Apologies – I should have been clearer. It seems it should be odd (even if it isn’t) that lens flare – the result of a technical limitation in movie cameras – is so embedded in our view of what the world looks like on a screen (which, after all, is supposed to be a representation of what the world actually looks like) that even after we can avoid the issue of lens flare, we still deliberately insert it in.

      I realize it’s probably actually not that bizarre; lens flare has become a cinematic convention that countless movies have used and now occupies a particular space in our brains. It’s not that different from having painting software that imitates brush strokes.

      And I agree with you 100% about new constraints – both technological and economic – constantly being created. My broader point is that we shouldn’t cling to old constraints out of a sense of tradition if they’re not helpful to our broader mission; we have enough current constraints to deal with without burdening ourselves with unnecessary old ones.

      As for whack-a-mole – I’m also 100% with you there. Responsive design will only take us for far, and is focused far more on the act of creation than on the end-user use case. It may well be the best solution for the moment is to really focus on very specific use cases and trying to address those needs rather than being a more broadly-oriented news organization.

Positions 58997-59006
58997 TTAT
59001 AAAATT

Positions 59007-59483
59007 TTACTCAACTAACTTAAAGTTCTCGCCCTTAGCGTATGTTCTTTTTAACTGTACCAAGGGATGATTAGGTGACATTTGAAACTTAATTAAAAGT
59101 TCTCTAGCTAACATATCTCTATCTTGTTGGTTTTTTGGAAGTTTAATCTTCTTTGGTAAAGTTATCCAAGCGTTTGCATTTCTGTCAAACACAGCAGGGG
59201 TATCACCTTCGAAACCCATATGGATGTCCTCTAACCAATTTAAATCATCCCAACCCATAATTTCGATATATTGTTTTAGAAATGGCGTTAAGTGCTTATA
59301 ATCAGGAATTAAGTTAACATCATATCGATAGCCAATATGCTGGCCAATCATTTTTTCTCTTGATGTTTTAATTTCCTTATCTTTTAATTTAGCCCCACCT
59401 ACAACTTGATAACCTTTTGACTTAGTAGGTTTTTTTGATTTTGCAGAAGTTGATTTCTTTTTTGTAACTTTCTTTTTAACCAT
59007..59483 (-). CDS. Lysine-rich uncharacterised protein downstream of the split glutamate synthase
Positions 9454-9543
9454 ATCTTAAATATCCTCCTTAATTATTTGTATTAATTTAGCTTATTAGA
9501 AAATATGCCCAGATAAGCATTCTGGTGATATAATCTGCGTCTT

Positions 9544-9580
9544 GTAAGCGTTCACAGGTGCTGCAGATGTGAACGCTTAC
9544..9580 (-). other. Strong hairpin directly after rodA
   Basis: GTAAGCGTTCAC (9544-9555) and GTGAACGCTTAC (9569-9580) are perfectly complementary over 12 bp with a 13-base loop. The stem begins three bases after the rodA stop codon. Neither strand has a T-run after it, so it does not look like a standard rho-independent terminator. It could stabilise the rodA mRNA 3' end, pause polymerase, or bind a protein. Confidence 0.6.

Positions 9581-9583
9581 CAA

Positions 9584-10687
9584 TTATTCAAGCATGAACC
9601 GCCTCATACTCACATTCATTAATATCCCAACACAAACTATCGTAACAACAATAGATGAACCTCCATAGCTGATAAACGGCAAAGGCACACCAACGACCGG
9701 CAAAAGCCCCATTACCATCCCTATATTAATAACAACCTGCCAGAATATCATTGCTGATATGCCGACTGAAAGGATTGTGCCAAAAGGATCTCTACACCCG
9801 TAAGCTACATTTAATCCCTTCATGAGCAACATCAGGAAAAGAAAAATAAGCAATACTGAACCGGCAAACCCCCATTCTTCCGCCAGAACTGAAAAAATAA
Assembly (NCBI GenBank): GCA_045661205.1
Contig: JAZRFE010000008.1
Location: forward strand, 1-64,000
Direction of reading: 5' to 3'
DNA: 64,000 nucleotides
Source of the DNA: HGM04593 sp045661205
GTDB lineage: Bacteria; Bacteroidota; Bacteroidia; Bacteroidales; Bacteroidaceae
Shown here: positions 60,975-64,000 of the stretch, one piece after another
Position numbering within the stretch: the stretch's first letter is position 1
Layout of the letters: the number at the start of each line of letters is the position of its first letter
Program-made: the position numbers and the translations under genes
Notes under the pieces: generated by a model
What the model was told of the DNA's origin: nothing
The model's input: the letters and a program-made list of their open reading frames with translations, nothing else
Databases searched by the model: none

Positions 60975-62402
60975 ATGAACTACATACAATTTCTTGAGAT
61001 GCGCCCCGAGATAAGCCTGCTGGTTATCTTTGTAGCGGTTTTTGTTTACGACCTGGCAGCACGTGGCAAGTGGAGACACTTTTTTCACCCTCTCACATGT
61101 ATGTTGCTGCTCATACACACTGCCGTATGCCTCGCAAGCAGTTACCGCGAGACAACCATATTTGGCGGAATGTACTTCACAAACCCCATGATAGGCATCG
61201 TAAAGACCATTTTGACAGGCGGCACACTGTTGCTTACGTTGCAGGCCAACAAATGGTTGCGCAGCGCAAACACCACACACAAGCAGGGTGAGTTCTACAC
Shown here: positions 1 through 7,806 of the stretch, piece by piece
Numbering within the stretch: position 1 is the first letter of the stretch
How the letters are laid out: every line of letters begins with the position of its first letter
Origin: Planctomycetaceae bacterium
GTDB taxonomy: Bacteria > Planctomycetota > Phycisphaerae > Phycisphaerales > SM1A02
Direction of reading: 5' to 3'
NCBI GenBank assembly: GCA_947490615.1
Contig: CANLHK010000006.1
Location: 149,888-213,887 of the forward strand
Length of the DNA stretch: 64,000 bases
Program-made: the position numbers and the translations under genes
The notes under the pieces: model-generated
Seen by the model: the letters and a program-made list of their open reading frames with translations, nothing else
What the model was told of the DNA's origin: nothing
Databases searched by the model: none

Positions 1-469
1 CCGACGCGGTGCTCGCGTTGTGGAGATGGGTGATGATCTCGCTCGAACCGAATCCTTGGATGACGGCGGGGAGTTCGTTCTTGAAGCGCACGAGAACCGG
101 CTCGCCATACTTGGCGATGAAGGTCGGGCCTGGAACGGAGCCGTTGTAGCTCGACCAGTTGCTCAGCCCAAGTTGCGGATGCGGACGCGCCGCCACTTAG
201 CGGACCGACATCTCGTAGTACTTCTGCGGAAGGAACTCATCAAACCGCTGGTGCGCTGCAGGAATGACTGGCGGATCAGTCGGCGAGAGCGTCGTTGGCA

Thanks for the comments, as always.


  3. More frames, more pixels, more everything– it’s all good. Ever seen an IMAX movie? You leave the auditorium sans socks. Even better would be Trumbull’s Showscan (70mm @60fps) but oh well. For journalists, the world is ever more at our fingertips, and with, as ever, good writing, we can do our jobs better than ever before. The world is magic.

  4. Enjoyned this post. Thank you. Another example of this playing out now is readers’ preference to use e-editions on the iPad (PDFs of the printed product) instead of tablet-optimized news apps. I’ve spent my career trying to convince journalists that there are other ways of presenting information. Now I find myself having to convince readers, too.

  5. […] The New Normal ( […]

  6. […] by 20th-century journalism technologies. Das schreibt Reg Chua von Thomas Reuters in dem Artikel The New Normal in dem auch Hobbit-Fans auf ihre Kosten […]